Receptors and channels in pain

Published on April 2, 2014   45 min

A selection of talks on Neurology

Please wait while the transcript is being prepared...
So I'm Professor Tony Dickenson from University College London. And this presentation is based on receptors and channels in pain, how the integrated function of the nervous system, subjects to painful messages, deals with these external events.
Pain is an intriguing example of understanding and trying to gauge how external events, in this case from the body, impact upon function of the central nervous system. So peripheral events, peripheral sensory fibers, project into the spinal cord. The spinal cord then sends messages up to the higher centers. And in the case of pain, of course, it's an individual, personal experience that is built up. But what goes up, also comes down. And so the higher centers of the brain are able to alter mechanisms within the brain stem and change what we call descending controls, which, in turn, return to the spinal cord. And so the higher centers have the ability to modulate events at the first synapse within the spinal cord.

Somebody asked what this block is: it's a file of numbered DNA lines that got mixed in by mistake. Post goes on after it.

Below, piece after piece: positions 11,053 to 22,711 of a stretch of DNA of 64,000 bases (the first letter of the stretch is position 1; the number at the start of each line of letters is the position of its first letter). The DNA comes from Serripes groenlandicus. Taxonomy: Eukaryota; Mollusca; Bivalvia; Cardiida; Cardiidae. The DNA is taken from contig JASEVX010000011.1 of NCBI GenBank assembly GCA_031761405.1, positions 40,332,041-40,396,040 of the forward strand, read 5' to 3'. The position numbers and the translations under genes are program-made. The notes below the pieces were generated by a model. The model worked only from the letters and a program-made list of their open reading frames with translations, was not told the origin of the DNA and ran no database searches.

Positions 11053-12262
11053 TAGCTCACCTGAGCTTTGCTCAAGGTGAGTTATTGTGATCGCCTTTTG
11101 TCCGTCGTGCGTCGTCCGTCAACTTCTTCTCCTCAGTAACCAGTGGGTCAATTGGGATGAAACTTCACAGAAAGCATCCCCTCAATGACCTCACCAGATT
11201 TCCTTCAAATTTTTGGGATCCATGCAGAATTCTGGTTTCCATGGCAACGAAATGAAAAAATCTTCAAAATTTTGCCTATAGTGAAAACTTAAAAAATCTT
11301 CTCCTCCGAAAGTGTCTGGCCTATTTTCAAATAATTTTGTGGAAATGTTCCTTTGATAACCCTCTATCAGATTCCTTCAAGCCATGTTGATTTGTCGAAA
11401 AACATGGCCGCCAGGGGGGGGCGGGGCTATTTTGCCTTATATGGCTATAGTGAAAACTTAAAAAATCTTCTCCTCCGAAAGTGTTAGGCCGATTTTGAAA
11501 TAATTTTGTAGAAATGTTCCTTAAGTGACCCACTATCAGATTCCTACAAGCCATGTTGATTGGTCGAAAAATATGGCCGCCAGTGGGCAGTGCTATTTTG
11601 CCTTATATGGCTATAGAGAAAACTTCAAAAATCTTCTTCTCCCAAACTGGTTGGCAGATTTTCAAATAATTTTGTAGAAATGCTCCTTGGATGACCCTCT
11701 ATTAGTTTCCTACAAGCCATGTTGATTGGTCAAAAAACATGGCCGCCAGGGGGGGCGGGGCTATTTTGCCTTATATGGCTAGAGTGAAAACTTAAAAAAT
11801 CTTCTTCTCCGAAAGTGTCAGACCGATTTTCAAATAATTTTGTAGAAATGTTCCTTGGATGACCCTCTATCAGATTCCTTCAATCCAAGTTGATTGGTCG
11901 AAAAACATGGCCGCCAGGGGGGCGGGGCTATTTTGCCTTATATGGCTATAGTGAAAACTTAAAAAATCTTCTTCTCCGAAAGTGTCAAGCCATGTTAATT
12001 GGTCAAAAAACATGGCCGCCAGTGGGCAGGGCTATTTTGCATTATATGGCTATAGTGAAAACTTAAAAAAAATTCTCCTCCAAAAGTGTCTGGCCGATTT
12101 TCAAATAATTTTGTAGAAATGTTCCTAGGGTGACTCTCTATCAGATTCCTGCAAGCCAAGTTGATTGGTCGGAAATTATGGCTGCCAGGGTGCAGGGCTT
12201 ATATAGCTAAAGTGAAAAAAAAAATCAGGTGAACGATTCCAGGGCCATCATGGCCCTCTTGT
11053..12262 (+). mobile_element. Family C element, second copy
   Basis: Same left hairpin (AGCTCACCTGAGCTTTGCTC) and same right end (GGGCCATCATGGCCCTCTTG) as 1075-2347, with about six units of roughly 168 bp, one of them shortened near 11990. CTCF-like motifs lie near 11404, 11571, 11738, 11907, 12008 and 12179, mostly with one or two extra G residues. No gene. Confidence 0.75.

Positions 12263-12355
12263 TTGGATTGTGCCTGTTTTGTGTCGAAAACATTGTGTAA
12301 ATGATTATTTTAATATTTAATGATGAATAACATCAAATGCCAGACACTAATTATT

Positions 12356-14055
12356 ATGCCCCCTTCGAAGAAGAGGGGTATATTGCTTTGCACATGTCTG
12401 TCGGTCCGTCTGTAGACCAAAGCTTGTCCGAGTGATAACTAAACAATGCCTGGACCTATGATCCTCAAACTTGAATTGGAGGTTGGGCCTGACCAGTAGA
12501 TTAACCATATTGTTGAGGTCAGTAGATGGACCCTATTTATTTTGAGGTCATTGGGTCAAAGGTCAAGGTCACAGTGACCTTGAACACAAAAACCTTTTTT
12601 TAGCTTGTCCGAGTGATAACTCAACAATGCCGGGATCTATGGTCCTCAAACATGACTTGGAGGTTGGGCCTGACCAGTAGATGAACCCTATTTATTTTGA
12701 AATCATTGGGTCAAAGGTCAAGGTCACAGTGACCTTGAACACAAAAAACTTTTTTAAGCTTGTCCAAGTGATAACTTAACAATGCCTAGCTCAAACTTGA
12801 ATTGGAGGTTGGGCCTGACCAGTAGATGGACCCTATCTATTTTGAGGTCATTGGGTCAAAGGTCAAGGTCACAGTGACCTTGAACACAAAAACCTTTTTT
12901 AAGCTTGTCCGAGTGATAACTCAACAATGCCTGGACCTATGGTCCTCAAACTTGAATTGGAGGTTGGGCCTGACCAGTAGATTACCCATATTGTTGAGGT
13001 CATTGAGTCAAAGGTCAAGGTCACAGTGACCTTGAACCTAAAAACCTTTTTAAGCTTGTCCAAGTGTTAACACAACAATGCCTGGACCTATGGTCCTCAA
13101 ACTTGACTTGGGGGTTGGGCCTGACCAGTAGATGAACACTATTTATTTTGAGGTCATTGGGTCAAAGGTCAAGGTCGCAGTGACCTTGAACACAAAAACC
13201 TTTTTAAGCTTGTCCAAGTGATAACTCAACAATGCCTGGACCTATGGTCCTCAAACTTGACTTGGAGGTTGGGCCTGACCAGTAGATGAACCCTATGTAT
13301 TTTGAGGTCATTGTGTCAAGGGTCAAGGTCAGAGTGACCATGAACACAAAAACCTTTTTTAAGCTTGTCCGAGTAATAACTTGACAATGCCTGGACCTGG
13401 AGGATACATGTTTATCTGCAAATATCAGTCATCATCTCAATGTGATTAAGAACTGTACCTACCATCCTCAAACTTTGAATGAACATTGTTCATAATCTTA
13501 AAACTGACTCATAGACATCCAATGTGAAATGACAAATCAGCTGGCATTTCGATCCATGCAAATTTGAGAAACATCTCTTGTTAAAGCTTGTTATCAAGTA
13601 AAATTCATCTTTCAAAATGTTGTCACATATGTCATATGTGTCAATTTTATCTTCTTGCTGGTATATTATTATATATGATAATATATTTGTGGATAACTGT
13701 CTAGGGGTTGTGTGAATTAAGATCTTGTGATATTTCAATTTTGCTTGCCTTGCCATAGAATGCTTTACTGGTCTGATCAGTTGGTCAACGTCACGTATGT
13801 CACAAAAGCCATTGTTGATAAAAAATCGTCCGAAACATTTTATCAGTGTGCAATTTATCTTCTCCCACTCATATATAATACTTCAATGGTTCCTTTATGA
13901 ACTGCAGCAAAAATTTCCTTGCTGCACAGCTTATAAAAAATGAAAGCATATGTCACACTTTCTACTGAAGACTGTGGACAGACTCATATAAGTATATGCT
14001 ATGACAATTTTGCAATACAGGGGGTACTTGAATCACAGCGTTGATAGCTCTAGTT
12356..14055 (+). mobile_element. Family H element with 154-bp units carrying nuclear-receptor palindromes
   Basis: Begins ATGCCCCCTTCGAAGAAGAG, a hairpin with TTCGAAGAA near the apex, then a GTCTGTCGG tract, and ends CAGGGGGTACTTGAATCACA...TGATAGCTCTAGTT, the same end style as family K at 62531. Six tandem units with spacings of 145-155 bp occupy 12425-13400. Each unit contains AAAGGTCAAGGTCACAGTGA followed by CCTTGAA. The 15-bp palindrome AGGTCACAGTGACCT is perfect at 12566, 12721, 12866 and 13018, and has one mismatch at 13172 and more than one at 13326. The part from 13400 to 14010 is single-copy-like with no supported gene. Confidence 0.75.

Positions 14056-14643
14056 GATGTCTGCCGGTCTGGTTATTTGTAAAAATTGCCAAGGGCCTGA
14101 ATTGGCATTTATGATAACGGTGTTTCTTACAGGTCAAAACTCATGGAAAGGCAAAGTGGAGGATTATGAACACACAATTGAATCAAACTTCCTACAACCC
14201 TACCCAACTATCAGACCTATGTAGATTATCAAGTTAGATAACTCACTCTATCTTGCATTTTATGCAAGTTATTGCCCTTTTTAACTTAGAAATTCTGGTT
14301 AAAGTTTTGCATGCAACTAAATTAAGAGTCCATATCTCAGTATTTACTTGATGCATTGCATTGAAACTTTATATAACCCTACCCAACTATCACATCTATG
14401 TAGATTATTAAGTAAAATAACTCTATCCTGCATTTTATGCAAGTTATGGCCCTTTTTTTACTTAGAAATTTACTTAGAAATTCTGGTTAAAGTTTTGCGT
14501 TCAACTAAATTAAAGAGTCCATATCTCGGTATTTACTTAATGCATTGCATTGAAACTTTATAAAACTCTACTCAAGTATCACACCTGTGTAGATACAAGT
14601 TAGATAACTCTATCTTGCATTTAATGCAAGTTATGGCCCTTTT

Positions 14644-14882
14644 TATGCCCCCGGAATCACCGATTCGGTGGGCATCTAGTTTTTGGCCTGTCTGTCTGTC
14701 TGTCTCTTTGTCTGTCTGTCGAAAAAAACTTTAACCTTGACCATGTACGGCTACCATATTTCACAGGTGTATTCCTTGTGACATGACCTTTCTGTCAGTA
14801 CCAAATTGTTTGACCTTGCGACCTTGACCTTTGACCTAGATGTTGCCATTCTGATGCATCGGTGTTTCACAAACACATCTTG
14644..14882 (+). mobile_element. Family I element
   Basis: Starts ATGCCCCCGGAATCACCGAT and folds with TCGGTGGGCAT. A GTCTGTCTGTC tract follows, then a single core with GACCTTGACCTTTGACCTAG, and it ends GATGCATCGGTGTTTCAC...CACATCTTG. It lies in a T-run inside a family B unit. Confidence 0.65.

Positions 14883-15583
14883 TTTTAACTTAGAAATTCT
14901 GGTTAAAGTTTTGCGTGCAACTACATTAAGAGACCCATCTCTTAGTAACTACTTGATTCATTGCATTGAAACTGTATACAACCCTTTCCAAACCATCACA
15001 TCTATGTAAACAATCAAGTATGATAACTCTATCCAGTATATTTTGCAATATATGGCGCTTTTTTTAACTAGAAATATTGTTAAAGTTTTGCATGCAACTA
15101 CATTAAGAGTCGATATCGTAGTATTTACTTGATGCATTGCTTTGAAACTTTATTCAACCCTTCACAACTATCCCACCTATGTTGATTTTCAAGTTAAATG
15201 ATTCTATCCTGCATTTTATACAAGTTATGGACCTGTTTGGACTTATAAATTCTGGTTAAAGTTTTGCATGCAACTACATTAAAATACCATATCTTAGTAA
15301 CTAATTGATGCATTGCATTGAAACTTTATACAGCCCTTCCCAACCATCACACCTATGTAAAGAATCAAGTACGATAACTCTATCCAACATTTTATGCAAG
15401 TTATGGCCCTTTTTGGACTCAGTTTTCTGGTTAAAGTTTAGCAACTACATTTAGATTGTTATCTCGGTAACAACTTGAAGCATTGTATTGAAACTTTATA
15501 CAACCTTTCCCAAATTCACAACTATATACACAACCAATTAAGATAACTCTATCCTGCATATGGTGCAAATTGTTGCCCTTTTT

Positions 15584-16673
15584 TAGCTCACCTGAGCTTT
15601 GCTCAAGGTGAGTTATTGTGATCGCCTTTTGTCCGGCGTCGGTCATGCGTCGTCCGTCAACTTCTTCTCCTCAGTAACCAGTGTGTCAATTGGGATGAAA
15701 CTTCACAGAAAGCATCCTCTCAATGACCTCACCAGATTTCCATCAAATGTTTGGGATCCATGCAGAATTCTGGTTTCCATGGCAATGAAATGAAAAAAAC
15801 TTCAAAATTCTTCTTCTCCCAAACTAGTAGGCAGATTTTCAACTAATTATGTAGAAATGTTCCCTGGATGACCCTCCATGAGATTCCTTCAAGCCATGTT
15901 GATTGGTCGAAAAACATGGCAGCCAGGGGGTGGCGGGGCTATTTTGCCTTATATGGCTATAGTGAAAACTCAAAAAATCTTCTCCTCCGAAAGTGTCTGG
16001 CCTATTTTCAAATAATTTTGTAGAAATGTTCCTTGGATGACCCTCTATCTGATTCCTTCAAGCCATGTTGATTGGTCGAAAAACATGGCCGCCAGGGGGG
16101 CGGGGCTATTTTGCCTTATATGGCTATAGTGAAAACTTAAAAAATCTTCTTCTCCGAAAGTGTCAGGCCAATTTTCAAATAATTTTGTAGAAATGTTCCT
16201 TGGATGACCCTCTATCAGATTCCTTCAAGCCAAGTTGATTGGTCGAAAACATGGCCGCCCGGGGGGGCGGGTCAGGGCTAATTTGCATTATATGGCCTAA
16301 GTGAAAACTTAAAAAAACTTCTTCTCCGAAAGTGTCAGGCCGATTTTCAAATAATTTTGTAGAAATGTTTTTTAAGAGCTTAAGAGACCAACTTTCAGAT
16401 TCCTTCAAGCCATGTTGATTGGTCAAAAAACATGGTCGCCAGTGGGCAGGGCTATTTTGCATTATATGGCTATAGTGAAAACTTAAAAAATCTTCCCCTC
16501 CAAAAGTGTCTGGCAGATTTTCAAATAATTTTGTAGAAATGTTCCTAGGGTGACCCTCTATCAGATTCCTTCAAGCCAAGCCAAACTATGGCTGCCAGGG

So if we look in a little bit more detail at these pathways, at the bottom left, incoming peripheral nerves, which are highly specialized, many of them respond to nonpainful stimuli, such as touch and temperature. But then we have a large number of pain-sensing fibers. And here there are a remarkable number of receptors and channels that respond to heat, to mechanical, and to chemical stimuli, all of which are painful. These are altered by damage to nerves themselves, or, indeed, damage to tissues, and they will input into the spinal cord. The spinal cord neurons integrate these messages, often, and unfortunately in the context of pain, amplify these messages and send them on to the higher centers of the brain. So at the top right, we have the cortex, the homunculus. These columns of neurons responding to particular parts of the body, and neurons within these columns are able to code the intensity of the stimulus. So our ability to locate pain and describe it are cortical mechanisms. But at the top left, there is the limbic brain and an equally important input from the spinal cord into these areas. The limbic brain's function is to control mood, to generate the sleep/wake cycle, to respond to external events. And so it's not surprising that ongoing painful inputs into these parts of the brain disrupt this function and lead not just to pain, but to fear, anxiety, and sleep problems that are common in patients. And then, from these limbic parts of the brain, we have the descending controls that return to the spinal cord. And so cognitive, proprioceptive, and mood changes occurring in the higher centers have the ability to modulate transmission at the spinal cord, and they can enhance it, or, in fact, they can inhibit it.